My brother told me that my mom's machine would be fully dipped in a tank to do a complete cleaning years ago. I asked my local repair guy, and he says no one does that now, as the solvent was hazardous. The repair shop where my mom had it done is out of business. Any idea what they used to use for that? My thought was something like benzene, since that is now banned.
 

taugust

Adventurer
First project was a simple one, but I have needed them for over a year. This is part of what prompted me to get a machine.

I use a lumbar cushion when I drive. Healthy Back used to sell covers for their cushions, but now they don't. Top is the cushion and the old cover. My other cover is almost as bad.

Bottom are three of the four covers I made from worn out Duluth Trading firehose pants. Cut the bottom of the legs, sew a seam to close one end, and done. Already hemmed. 😀
 

Attachments

ITTOG

Well-known member
Can't really show all the sewing details (due to being knocked off) but, I've spent the last year or so developing and testing the new ATC RMR3 line of Pro series bags and wanted to share some of the detail work!

The RMR3 line (Rocky Mountain Respond, Rescue and Recovery) is designed for the First Responder, Agent, Officer, Operator, SAR's Professional that has to have gear assembled and ready to go on a moments notice.

You'll see some typical ATC design cues in the photos but, lmk if you have any technical assembly questions. Cheers.

View attachment 744847View attachment 744848
Is this going to be a backpack or a handbag? If a backpack, I may be interested in one given it looks like there is a sleeve for a laptop.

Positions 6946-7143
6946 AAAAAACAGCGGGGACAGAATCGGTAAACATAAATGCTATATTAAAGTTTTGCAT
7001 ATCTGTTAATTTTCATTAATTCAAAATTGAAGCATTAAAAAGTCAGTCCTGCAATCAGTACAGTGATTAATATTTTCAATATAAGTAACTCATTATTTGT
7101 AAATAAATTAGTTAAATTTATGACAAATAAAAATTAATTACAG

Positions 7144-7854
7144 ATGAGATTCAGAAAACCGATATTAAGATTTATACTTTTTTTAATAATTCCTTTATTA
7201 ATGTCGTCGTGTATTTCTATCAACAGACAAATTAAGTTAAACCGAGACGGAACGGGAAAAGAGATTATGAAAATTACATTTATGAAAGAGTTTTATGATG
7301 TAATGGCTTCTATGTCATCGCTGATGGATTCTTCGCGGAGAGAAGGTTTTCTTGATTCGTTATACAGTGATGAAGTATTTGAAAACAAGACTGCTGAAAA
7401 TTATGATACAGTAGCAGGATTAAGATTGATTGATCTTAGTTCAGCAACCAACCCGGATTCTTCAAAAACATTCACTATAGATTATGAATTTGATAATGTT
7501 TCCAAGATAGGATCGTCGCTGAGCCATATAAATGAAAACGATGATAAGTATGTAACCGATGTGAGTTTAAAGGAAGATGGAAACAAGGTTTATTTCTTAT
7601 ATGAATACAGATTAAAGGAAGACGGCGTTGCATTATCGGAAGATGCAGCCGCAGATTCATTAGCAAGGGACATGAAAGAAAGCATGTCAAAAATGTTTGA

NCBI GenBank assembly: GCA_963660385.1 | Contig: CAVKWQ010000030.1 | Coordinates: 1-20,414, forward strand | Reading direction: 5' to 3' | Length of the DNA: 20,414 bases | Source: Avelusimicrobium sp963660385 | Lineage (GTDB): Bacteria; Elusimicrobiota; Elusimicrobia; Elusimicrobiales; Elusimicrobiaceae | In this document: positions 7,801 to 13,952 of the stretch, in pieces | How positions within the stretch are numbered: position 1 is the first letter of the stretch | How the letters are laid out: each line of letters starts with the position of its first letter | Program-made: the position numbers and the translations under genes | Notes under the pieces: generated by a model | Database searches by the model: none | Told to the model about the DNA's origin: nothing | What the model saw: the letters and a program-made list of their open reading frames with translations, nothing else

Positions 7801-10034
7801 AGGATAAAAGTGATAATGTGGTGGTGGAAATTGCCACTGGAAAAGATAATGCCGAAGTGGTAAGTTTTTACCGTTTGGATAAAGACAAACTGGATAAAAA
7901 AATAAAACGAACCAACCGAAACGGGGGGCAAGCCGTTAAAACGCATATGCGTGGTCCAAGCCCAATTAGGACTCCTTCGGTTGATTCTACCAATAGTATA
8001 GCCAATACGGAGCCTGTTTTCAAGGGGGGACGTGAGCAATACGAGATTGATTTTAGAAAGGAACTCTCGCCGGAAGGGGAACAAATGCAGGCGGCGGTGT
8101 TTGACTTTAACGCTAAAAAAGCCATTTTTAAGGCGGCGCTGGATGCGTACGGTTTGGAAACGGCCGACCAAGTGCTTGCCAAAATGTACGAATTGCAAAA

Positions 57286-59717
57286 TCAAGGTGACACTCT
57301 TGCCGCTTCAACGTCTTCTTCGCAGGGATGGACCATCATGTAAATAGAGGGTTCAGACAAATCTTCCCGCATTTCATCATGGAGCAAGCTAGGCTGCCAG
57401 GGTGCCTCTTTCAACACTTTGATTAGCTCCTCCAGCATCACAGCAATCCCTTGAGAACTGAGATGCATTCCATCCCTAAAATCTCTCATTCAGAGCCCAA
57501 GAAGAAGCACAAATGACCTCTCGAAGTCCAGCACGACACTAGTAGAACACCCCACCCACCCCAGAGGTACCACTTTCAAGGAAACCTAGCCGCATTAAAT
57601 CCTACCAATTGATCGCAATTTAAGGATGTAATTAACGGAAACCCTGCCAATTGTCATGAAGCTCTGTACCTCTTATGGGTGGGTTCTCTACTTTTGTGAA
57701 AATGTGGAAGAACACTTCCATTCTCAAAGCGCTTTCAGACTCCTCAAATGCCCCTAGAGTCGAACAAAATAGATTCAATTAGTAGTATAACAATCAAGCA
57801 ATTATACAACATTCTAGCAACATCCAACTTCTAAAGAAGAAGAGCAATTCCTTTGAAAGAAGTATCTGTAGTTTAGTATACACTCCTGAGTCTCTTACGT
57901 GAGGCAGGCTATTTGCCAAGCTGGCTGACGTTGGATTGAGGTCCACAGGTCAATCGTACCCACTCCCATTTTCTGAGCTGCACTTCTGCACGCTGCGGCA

BritKLR

Kapitis Indagatoris
Is this going to be a backpack or a handbag? If a backpack, I may be interested in one given it looks like there is a sleeve for a laptop.
Great question and I'll get your opinion.

It's designed to have both. The first release will be with a shoulder strap. The second version is currently being tested with stow away backpack straps and shoulder strap. Current feedback is 50/50. Some guys love the option and utility (BP Straps allow for soft armor inserts to face forward more functionally and super convenient to carry with things in your hands) But, when stowed they impact the way (comfort) the bag is carried via the shoulder strap.

I see it both ways. And, of course there's a price difference to add BP straps.

It's truly a "working bag" for those that need the functionality and options it provides so, it may not suit some.

Thanks! and, hope to have some up pre-Christmas.
 
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ITTOG

Well-known member
I am biased because I use a backpack for work. I transitioned from a hand bag years ago. I hand bag just doesn't work well, for me, when traveling through airports because I need and want my hands free.

I work in an office environment and I would guess 75% of people below 50 years old use a backpack. Thus, I think the trend is indicating hand bags are slowly fading into our memories.